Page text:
People can drop off expired, unused and unwanted medications during the sixth nationwide Prescription Drug Take-Back Day on Saturday, April 27 from 10 a.m.-2 p.m.
The service is free and anonymous, with no questions asked. The goal is to rid homes of medications that can be abused or stolen.
Prescription Drug Take-Back Day is sponsored by the federal Drug Enforcement Administration (DEA) with assistance from community, public health and law enforcement partners, such as municipal police departments.
About 60 communities in Connecticut will have drop-off sites. Nearby locations are in Orange, Milford, Oxford, Newtown and Bridgeport (drop-off sites are open to people from all towns). The public can learn the specifics on the collection sites by visiting www.dea.gov, clicking on the “Got Drugs?” icon, and following the links to a database where they enter their zip code.
Collected drugs to be destroyed
Once the potentially dangerous prescription drugs are collected, they will be destroyed by the DEA. People should not bring illegal drugs to the collection sites to be destroyed.
“Prescription drug abuse is a serious problem in New England and throughout our nation,” said John J. Arvanitis, special agent in charge of the DEA for New England. “The abuse of these drugs damages our families and communities.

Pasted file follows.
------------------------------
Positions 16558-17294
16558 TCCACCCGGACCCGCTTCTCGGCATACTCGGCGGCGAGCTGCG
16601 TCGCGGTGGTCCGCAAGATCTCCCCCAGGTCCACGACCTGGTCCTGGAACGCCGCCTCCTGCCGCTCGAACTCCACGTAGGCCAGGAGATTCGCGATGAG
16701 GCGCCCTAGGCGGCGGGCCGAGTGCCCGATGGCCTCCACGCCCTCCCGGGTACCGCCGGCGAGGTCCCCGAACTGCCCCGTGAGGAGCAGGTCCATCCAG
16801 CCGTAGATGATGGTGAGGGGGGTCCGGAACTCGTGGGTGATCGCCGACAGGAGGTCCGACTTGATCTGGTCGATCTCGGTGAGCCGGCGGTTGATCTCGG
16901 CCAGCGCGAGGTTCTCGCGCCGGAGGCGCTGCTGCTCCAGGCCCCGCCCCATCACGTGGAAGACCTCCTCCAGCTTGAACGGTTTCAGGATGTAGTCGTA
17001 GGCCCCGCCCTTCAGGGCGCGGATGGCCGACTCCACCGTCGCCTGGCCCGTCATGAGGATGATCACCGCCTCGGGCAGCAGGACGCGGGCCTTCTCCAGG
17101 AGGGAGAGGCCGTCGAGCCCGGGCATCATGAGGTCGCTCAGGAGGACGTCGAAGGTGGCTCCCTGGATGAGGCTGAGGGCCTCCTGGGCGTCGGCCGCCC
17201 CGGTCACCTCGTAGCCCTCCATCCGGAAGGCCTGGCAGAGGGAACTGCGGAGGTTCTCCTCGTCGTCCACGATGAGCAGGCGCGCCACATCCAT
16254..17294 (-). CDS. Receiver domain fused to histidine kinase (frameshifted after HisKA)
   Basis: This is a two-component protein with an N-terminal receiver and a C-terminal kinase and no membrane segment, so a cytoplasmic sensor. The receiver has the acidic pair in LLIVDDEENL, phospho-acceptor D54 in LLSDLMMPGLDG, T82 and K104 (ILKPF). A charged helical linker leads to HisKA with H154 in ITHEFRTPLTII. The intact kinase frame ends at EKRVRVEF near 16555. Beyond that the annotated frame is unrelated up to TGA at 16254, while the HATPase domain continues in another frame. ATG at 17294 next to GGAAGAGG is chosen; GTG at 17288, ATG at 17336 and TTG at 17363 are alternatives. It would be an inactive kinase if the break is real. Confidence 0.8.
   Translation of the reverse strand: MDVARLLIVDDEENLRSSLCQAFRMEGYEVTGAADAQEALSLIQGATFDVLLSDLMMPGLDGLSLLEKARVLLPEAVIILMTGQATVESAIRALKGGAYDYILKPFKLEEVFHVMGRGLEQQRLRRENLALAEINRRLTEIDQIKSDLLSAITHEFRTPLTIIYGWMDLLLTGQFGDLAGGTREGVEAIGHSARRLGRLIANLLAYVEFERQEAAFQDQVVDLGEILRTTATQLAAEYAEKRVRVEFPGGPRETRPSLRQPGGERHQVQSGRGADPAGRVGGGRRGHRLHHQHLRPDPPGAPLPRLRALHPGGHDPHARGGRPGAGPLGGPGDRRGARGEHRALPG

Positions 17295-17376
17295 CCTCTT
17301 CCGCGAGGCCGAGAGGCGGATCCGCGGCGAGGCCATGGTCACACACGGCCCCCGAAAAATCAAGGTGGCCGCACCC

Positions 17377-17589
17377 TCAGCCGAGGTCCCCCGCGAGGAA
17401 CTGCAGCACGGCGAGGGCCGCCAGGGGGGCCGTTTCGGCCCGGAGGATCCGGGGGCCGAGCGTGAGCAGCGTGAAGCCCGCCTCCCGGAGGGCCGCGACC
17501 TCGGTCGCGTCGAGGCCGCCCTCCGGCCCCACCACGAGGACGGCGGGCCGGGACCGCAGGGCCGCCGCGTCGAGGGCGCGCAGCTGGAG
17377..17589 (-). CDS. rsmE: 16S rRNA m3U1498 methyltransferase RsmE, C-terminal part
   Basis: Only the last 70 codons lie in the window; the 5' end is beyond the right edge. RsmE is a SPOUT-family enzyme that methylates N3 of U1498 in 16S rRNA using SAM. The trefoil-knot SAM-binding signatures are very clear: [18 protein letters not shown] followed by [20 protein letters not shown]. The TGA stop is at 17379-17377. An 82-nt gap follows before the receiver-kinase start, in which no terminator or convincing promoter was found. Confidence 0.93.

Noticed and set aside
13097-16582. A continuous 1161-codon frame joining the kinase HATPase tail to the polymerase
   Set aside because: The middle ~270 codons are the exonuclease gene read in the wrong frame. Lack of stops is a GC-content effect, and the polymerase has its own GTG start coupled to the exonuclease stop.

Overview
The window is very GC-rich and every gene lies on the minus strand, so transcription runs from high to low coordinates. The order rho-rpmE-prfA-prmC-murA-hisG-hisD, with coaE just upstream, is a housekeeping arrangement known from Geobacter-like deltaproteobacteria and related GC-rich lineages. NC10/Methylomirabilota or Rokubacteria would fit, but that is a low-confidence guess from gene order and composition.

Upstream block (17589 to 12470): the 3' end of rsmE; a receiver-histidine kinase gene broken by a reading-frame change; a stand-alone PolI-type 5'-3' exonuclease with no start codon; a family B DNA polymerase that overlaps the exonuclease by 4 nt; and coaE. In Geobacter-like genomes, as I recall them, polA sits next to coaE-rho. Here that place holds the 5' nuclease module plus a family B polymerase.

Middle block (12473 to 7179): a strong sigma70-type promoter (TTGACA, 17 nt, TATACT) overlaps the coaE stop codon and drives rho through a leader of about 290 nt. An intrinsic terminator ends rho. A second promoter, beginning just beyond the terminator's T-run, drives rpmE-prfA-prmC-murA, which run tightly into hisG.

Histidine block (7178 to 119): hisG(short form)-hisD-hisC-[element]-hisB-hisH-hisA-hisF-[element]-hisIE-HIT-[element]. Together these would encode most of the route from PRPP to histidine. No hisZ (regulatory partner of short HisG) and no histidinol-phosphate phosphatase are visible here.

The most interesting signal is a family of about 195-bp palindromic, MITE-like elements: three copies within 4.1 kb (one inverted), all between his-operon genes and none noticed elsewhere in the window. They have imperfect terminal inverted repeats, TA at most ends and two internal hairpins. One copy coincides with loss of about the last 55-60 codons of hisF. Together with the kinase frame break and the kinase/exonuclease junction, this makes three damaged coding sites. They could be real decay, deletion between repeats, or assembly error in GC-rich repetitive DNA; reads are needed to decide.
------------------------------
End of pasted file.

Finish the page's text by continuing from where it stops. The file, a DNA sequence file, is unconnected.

“This Take-Back Day,” Arvanitis continued, “is an opportunity for everyone to remove these potentially dangerous prescriptions from their homes, thus diminishing the temptation of illicit use, potential theft and resale of these drugs.”
Source of prescription drug abuse
According to press release on the initiative, the initiative addresses a vital public safety and public health issue. Medicines that languish in home cabinets are highly susceptible to diversion, misuse, and abuse. Studies show that a majority of abused prescription drugs are obtained from family and friends, including from the home medicine cabinet.
In addition, Americans are now advised that their usual methods for disposing of unused medicines — such as flushing them down the toilet or throwing them in the trash — can pose potential safety and health hazards.
During the last Take-Back Day in September 2012, the DEA’s New England Field Division collected 38,694 pounds of prescription medications. There were 539 return sites and 503 participating agencies in the six New England states.